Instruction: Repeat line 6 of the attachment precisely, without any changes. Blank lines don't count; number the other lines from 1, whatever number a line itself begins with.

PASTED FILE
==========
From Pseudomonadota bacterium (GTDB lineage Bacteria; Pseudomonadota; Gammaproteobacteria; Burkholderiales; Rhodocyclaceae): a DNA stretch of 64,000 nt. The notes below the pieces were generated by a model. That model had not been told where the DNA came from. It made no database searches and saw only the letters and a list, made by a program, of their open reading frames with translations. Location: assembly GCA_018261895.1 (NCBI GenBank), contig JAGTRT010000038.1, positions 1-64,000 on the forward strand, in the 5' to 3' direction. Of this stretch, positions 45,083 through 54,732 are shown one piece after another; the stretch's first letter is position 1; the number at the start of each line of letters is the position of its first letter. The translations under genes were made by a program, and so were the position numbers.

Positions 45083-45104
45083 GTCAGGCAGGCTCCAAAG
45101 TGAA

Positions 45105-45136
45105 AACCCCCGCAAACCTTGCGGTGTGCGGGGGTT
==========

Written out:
45105 AACCCCCGCAAACCTTGCGGTGTGCGGGGGTT